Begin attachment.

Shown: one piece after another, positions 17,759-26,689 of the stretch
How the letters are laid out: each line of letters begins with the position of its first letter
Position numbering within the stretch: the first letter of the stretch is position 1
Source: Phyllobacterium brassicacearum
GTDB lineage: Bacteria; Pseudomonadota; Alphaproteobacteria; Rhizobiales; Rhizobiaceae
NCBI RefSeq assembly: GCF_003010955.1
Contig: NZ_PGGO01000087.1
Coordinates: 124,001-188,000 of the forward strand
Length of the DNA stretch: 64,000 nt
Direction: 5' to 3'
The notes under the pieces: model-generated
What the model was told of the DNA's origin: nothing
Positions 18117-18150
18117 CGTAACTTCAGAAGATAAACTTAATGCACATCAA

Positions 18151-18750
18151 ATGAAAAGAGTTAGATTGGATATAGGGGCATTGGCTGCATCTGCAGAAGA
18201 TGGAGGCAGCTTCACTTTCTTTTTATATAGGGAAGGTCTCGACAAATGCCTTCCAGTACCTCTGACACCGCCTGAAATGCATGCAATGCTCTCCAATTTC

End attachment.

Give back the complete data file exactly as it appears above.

Shown: one piece after another, positions 17,759-26,689 of the stretch
How the letters are laid out: each line of letters begins with the position of its first letter
Position numbering within the stretch: the first letter of the stretch is position 1
Source: Phyllobacterium brassicacearum
GTDB lineage: Bacteria; Pseudomonadota; Alphaproteobacteria; Rhizobiales; Rhizobiaceae
NCBI RefSeq assembly: GCF_003010955.1
Contig: NZ_PGGO01000087.1
Coordinates: 124,001-188,000 of the forward strand
Length of the DNA stretch: 64,000 nt
Direction: 5' to 3'
The notes under the pieces: model-generated
What the model was told of the DNA's origin: nothing
Positions 18117-18150
18117 CGTAACTTCAGAAGATAAACTTAATGCACATCAA

Positions 18151-18750
18151 ATGAAAAGAGTTAGATTGGATATAGGGGCATTGGCTGCATCTGCAGAAGA
18201 TGGAGGCAGCTTCACTTTCTTTTTATATAGGGAAGGTCTCGACAAATGCCTTCCAGTACCTCTGACACCGCCTGAAATGCATGCAATGCTCTCCAATTTC